Every founder in Asia Pacific understands that they need to be a thought leader in their respective vertical. You can witness this fact in their dedication.
No matter how busy they are with recruiting, product development, or other business-critical tasks, they will always try to find time to give talks at conferences, seek out journalists for features, or be interviewed on radio and television.
Yet, while founders know they need to appear in these channels, they are less sure about what they should say when the opportunities do present themselves.
Most often, founders in Asia Pacific tend to default into product marketing, as I’ve witnessed directly through my content marketing studio, Ambidextr, when we first meet potential partners who want to revamp their strategy.
In the past, they’ve usually discussed the features of their product that distinguish it from others in the space:
It’s faster, cheaper, more powerful, or some other superlative or combination of superlatives. In proof of the fact, founders will share their traction: how many users or clients have adopted it, why it’s changed their life or business, and what plans they have in place to ensure this
Product marketing has a time and a place, but it should not be the thrust of your thought leadership.
You never want to appear as just a salesman hawking his products. No one, after all, likes to be sold to.
What people do appreciate, on the other hand, is having their problems solved.
That’s why the major thrust of your thought leadership should always be market education, especially in Asia, where most consumer and enterprise tech industries are still relatively new (at least compared to Silicon Valley).
Choose market education, not marketing
Let me give you a textbook example. While the United States has Amazon for almost 25 years, before even the dot-com bubble, e-commerce in Asia is still very much new.
When the first etailers and marketplaces emerged over the last few years, most Asians in emerging markets were unused to buying online.
As predominantly cash-based economies, they did not feel comfortable sharing their debit or credit card information online. Inevitably, a hacker could get their information and go on a wild spending spree, they believed.
Despite this challenge, some of the early e-commerce pioneers focused on product marketing, touting their platform’s selection, affordability, and speed.
The most perceptive e-commerce teams, on the other hand, also committed to market education. They taught the market why it was generally safe to buy online and what they could do to protect themselves further.
Some went as granular as explaining what phishing attempts were and how consumers could defend against them.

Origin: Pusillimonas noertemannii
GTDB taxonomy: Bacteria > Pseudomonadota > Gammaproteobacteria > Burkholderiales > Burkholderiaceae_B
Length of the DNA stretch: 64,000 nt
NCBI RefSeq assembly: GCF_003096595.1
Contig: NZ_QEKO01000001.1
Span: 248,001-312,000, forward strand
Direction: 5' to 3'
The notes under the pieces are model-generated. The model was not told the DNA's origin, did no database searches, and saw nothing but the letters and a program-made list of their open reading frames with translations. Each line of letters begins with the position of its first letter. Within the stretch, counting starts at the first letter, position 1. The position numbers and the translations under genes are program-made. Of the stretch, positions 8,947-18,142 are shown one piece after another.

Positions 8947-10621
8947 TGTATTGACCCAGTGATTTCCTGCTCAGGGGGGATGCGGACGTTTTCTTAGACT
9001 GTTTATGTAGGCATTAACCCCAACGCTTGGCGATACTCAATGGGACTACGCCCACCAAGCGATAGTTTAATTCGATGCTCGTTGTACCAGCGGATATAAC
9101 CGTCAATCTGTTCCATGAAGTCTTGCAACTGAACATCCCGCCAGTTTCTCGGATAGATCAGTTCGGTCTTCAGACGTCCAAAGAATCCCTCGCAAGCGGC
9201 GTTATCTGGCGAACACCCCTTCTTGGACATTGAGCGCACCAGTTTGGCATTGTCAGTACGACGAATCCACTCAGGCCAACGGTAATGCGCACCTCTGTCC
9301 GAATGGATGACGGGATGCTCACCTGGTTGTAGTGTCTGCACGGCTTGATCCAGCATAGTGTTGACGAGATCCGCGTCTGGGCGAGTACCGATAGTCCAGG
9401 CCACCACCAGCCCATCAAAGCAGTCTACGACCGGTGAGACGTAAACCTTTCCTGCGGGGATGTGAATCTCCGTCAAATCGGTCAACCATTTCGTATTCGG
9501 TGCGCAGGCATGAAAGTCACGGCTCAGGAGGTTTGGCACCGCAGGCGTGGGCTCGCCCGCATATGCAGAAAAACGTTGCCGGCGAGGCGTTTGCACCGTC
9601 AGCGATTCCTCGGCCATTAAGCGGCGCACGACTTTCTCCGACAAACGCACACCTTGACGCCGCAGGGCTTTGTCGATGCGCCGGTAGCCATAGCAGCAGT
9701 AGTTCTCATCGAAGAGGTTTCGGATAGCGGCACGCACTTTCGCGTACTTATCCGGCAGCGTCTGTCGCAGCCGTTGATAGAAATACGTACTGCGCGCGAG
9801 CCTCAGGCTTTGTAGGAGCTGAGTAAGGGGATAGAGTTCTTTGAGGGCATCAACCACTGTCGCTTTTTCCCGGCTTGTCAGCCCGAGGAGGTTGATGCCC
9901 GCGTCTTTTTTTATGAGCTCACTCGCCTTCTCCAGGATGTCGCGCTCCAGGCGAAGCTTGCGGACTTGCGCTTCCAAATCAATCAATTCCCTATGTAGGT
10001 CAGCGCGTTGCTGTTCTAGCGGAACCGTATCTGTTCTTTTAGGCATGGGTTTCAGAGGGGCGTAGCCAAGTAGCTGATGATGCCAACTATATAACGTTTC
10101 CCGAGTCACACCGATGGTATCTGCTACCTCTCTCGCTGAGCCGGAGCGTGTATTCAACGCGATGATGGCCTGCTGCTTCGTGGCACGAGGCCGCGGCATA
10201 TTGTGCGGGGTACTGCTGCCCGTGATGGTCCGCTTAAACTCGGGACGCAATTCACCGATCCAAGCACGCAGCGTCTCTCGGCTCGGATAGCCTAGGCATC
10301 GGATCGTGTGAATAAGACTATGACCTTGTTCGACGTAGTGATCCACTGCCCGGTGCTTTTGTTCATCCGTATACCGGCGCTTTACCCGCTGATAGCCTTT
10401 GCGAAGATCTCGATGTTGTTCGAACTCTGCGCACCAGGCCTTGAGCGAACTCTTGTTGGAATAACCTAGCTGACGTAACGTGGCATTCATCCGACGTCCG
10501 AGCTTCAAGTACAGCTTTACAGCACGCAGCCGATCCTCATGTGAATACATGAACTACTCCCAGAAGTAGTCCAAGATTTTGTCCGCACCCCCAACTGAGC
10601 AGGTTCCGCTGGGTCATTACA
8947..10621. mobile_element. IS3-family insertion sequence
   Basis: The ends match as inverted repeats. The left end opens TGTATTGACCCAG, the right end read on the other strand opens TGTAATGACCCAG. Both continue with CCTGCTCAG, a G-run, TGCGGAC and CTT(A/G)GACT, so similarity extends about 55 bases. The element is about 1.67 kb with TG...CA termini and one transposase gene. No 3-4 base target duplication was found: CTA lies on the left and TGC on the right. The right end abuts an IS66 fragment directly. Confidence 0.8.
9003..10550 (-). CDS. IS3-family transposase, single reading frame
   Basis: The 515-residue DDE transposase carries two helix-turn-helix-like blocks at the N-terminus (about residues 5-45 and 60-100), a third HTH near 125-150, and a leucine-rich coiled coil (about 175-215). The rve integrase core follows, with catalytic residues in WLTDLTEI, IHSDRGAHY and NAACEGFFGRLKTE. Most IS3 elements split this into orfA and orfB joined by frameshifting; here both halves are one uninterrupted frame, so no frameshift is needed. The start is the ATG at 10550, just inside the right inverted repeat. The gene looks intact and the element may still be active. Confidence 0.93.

Others advised consumers on how to track packages and protect them from theft. Still, others recommended essential cybersecurity tools that would allow consumers to protect themselves from would-be data thieves.
In many cases, market education influenced product development, as these marketplaces adopted cash-on-demand and consumer-friendly return policies to engender trust in e-commerce further.
Between e-commerce founders who only promoted their marketplace and those who spoke about more significant industry-wide issues that could affect consumers in the space, who do you think people trusted more? The latter, of course.
The same goes for any other vertical in the Asia Pacific. If you put yourself out there as product marketing-oriented salesperson, people will most likely tune out.
On the other hand, if you go out of your way to discuss issues relevant to consumers, they will turn to you when it comes time to choose a company or provider. It may seem counter-intuitive, but it’s true.
The less you talk about your product, the more people will buy into you, and in time, whatever it is you’re selling.
Founders in the Asia Pacific thus need to devise an overarching thought leadership strategy that touches upon all the issues that could affect customers and enterprises in the space.
Every field has many. In fin-tech alone, for example, there are regulatory, compliance, data privacy, and inclusion challenges and issues.
Founders must champion these vertical-defining problems to enamour themselves with their respective audiences.
But becoming the voice for these issues is harder than it seems.
You must look beyond the walled gardens of your office walls and think about what affects not only your company but all your competitors as well. In this process of conducting your market education, you will inevitably help others in your space.
To conservative founders who may be opposed to this kind of assistance, I would like to offer a new twist on an old quote: A rising tide lifts all ships, and positioned correctly, most of all yours.
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Image Credit: Joshua Ness